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He promised to pray for Rwakasisi pardon

By Vision Reporter

Added 24th July 2009 03:00 AM

In the 1970s, dropping the Central Province Governor, Abdallah Nasur’s name would automatically earn a shopper a generous discount, guarantee a job seeker employment any where in the country and ensure access to scarce essentials from any industry.

In the 1970s, dropping the Central Province Governor, Abdallah Nasur’s name would automatically earn a shopper a generous discount, guarantee a job seeker employment any where in the country and ensure access to scarce essentials from any industry.

By Titus Kakembo

In the 1970s, dropping the Central Province Governor, Abdallah Nasur’s name would automatically earn a shopper a generous discount, guarantee a job seeker employment any where in the country and ensure access to scarce essentials from any industry.

The Governor’s office was located on the IPS building on Parliament Avenue.

All was good until after the fall of Idi Amin in 1979, when the media revealed Nasur’s other side after he allegedly forced pedestrians wearing sapatu (rubber flip flops) to chew them after they were banned.

Asked on September 11, 2001, the day he walked to freedom after a presidential pardon, if he actually gave the directive, Nasur burst into laughter, which shook his (then) 70kg body.

“If there is anyone out there who ate his slippers - let them come out and testify in public,” he challenged. But he did not deny the fact that the government he served outlawed magendo (hoarding of essentials), mini skirts and the sale of alchohol after midnight.

Express Football Club fans can never forget how Nasur, as the National Council of Sports chairman, banned the team from playing after it was reported that three of its players had gone missing when there was a major league game to be played. A little later, Express FC beat Simba FC (the Uganda army team) two goals to nil in a league game.

This led to accusations that the team was sympathetic to the anti-government forces who were based in Tanzania.

Nasur spent 20 years in prison on death row for killing Francis Walugembe in 1972. Walugembe was the former mayor of Masaka. Nasur was pardoned on September 11, 2001 by President Yoweri Museveni.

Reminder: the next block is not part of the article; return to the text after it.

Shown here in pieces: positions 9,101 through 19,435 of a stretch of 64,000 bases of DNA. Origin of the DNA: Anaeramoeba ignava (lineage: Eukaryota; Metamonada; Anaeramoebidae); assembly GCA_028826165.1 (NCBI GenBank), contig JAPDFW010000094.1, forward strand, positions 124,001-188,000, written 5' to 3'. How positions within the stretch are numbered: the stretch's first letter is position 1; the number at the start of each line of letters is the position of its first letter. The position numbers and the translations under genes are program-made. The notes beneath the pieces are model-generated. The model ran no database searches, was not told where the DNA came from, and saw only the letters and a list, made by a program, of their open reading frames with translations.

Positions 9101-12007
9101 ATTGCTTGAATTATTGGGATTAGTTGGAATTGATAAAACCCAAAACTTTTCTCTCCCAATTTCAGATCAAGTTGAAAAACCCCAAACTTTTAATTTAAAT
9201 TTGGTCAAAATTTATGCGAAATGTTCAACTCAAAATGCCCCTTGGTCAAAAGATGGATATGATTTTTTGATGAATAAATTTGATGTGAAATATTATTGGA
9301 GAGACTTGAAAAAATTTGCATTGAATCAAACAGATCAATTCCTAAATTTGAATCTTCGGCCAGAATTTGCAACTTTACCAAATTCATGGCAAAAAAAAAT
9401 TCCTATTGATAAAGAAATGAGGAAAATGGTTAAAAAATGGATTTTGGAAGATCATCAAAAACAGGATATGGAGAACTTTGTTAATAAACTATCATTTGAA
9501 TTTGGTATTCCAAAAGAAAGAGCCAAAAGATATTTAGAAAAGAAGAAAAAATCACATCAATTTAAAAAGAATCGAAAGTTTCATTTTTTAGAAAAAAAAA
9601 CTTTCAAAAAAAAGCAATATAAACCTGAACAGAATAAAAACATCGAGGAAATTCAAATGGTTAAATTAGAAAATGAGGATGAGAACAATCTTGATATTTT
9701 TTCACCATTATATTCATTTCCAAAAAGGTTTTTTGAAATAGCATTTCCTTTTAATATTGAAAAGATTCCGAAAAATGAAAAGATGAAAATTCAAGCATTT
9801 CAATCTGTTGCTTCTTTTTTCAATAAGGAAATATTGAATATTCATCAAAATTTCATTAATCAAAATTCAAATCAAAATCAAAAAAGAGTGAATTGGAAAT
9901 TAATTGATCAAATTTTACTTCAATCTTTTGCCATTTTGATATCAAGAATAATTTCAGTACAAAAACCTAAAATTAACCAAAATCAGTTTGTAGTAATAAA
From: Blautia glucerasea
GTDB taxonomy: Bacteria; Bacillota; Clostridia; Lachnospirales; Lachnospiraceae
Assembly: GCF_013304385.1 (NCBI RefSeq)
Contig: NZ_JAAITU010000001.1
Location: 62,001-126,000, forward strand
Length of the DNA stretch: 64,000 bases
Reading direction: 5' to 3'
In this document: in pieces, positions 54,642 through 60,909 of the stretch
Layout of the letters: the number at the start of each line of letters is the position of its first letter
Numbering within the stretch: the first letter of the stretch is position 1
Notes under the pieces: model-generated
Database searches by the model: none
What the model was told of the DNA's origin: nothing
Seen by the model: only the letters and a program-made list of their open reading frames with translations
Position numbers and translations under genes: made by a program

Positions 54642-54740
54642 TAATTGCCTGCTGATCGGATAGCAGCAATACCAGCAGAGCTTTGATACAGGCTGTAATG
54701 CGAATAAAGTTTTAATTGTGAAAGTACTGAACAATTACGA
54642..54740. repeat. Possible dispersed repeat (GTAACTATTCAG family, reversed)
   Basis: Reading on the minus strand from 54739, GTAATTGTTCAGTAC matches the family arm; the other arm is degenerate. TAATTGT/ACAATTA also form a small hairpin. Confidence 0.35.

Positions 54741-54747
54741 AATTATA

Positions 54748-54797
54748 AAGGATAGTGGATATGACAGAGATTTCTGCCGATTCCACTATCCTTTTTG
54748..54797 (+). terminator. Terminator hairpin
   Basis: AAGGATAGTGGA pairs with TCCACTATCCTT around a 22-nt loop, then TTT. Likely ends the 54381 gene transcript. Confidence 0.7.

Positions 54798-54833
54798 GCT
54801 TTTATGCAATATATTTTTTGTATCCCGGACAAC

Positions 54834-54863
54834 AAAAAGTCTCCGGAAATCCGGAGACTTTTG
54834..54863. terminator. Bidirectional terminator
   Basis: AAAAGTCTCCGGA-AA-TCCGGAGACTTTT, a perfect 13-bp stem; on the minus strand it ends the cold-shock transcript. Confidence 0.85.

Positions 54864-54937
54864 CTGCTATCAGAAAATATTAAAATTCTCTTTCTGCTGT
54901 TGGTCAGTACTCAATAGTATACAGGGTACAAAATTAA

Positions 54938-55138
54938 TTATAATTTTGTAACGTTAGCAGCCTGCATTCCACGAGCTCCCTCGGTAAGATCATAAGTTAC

Lt. Gen. Moses Ali picked him from Luzira Maximum Prison.

Talking to the press that day, Nasur promised to pray for his fellow convicts, Fadhul Bin Kadhir and Chris Rwakasisi.

True to his word, praying five times a day in a mosque close to his home on the Gulu-Kampala highway, has worked. Rwakasisi was pardoned this year.

Nasur is a deeply religious person, whose ethnicity cannot be separated from his Koranic heritage.

Residing in Bombo, Nasur, a father of more than 30, is held in high esteem among his tribesmen, among whom he resides in Nakatunya, Bombo.

Before imprisonment, he had lots of properties in Kampala and had three wives, two of whom passed away.

Where people thought that at 70 he was in the evening of his life, he put them to shame when he wed the drop dead gorgeous Maburuk Bint Yassin, aged 25.

Today he is a happy man and has gained weight. In his Bombo locality, he is a man of authority, whose opinion is always sought on major issues concerning the Nubians.

His son, Abdalah Nasur Junior, says he has lost count of the telephone numbers his dad has, as he steers clear of politics today.

“He has peace of mind. He has put on so much weight he cannot tie his shoe laces. The other day he summoned me to do it for him…” says Nasur Jr.

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He promised to pray for Rwakasisi pardon

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